Each week I enjoy receiving queries from readers around the world as to how old or what model is my Legnano. Please keep these emails coming (firstname.lastname@example.org) as I enjoy the opportunity to share what I know and also to add new knowledge for the benefit of all Legnano aficionados. Many of your requests are fairly straight forward and then there are the challenges and exceptions such as this Legnano from Armando in Italy. Grazie mille Armando for sharing your photos and background to the website.
What began the conversation were questions around the production year and model. Normally quiet simple questions to answer however in this case there was no serial number to be found on the frame and there were no apparent signs of tampering. Clearly this was a Legnano and most of everything pointed to it being a Tipo Roma from sometime in the late 40s to perhaps the early 50s.
The production year started to narrow itself down based on the Campagnolo rear dropouts in the photos above. As you can, the drive side rear dropout has both teeth for the Campagnolo “Cambio Corsa” or “Paris-Roubaix” rod style shifting mechanism as well as an integrated hanger for a rear derailleur. This hybrid rear dropout was introduced by Campagnolo in 1951 according to the Velo-Retro Campagnolo timeline (link).
Based on the Simplex ‘Tour de France’ rear derailleur and front shift lever (Italian production) this was the Simplex model of the Tipo Roma. In the absence of a serial number, the production year also started to firm up in my mind as somewhere around 1950-1951 as Campagnolo phased out the ‘Paris-Roubaix’ single rod shifting system and introduced the new cable activated Gran Sport parallelogram derailleur.
You will also see in the two photos at the top of the page the faint remnants of the white banding on the seat tube that Legnano did not implement until 1950. So what takes us to 1951? The rear calliper brake is the Mod.50 (BREV.5501) however the front brake calliper is the Mod.51 (BREV.453949) both models named after the year they were introduced.
Now it is risky to determine production years based on components that may not be original to the bike, however in this case I do believe the front brake is original to the bike. And it was not unlike Legnano (or others) to carry over inventory from one year to the next, noting here that the Mod.50 and Mod.51 callipers were identical (reference) beyond their markings. So, a 1951 Legnano Tipo Roma Mod. Simplex it is.
However there are some peculiarities to the lugs on this frame that are not typical of a Roma from this period. The seat lug has the seat post bolt in the traditional Legnano position however the shaping of the lug is different.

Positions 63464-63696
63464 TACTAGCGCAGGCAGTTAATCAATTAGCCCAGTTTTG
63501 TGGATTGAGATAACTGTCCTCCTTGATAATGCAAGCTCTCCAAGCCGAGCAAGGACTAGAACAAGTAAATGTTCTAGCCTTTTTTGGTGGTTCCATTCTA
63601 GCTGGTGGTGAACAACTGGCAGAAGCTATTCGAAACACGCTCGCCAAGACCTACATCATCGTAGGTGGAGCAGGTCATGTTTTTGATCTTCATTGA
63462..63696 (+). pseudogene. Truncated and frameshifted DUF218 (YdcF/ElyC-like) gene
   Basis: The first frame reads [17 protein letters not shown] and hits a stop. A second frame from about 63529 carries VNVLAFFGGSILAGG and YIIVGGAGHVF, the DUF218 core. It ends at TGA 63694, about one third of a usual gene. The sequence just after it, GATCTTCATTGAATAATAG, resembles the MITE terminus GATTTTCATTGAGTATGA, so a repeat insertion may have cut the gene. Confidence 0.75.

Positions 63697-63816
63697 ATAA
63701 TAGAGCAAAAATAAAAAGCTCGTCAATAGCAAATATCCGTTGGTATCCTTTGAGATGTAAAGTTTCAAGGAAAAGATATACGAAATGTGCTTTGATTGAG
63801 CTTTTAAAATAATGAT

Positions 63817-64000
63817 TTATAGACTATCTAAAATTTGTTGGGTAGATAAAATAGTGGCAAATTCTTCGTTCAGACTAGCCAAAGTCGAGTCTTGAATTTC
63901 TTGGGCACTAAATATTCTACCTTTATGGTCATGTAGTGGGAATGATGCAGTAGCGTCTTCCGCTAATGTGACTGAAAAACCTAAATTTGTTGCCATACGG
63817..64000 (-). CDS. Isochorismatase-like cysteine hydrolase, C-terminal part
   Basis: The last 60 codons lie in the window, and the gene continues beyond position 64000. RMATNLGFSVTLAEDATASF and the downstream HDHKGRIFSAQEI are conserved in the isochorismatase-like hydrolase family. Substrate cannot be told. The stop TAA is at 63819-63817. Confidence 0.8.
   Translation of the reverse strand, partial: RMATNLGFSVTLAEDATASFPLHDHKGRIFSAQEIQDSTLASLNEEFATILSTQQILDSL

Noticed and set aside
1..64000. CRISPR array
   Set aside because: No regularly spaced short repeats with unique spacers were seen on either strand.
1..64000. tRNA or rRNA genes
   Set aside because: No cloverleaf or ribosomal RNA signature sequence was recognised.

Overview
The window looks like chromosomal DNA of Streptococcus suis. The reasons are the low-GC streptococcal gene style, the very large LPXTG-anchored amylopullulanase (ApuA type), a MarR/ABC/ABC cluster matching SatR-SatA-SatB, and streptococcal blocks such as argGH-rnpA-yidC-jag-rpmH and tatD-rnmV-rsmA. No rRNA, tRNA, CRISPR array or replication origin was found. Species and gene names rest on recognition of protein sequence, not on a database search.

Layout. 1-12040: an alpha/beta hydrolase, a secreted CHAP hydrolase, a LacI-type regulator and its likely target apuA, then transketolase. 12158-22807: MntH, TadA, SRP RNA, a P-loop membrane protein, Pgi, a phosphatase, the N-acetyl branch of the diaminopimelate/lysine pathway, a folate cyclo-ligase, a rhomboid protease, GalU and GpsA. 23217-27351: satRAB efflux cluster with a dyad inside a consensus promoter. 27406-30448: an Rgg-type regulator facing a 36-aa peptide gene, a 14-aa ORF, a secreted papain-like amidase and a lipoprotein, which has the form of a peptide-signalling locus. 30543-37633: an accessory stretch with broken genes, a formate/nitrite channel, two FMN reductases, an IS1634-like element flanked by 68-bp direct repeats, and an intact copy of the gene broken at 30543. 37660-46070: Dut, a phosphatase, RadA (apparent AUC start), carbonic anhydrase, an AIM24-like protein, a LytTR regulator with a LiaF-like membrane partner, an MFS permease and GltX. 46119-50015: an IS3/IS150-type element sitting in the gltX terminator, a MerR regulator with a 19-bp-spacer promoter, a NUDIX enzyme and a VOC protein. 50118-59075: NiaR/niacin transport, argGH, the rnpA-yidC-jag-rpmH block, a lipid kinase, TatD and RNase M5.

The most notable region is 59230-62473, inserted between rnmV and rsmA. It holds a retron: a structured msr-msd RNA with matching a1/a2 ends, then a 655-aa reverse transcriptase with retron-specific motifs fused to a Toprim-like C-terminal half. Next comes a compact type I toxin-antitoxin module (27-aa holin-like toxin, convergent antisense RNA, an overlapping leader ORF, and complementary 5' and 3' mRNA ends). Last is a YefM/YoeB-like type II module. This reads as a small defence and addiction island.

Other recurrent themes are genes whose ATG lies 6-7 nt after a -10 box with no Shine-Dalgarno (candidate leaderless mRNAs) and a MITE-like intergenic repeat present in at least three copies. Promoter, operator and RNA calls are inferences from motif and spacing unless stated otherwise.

Similarly the bottom bracket lug is not familiar to a Legnano Roma. Perhaps a reader recognizes the lug type that has been used here?
And the shaping of the head tube lugs at the top tube and down tube are also quite different from anything I have seen on a Roma along with the horizontal slot on the sides of the fork crown . . . similar to Frejus but not quite the same either. Legnano produced many different models from city bikes to road bikes, so I am checking through my references and Legnano catalogs to see what I can find.
That said, I am speculating a little that perhaps this frame was a private build by a factory worker and some liberties were taken in the process for whatever reason. Something else that Armando passed along was the comment that the original owner was a competitor. In the buying and selling of old bikes we often hear that comment however the attachment of the rear stays to the seat lug are characteristic of how the early Legnano team bikes were often built for additional strength. This is not a Roma team bike however IF the private builder in the factory was also a competitor he may have been familiar with this construction style. A lot of “what if” here to be sure and only a loose speculation on my part as I dig in to this interesting Legnano a little more.
And that brings us back to the absence of serial number on this Legnano and perhaps another suggestion that it was a private build?
However in preparing these images for posting, and as I manipulated the image using some Photoshop filters, there appears to be a faint impression of a letter ‘R’ and perhaps a letter ‘C’ preceding it that would align with the 1951 production date. It is probably difficult for the reader to see this in the photo above so I have asked Armando to take a second close look to see if he can see anything under better lighting.
Legnano Tipo Roma Ser.No. CM3231
For some additional background or context to what I have written, here are some photos of another 1951 Tipo Roma (Mod.Campagnolo) that came to me in late October of 2019. This bike is more typical of the Tipo Roma construction and assembly for commercial sales. As you can see it is in very good condition for the near 70 years that have passed and only the saddle appears to have been replaced. Enjoy.
Quite a lovely decal on the down tube referencing the original shop of A. Di Rienzo, Via Palermo 24, Roma where this Legnano was purchased. Always fun to explore Goggle street view to see if these shop still exist. In this case unfortunately not and in fact no.24 no longer exists on Via Palermo, perhaps consumed in some renovation or street changes over the years. Always interested if a reader may remember the shop from those times and can drop me a line.
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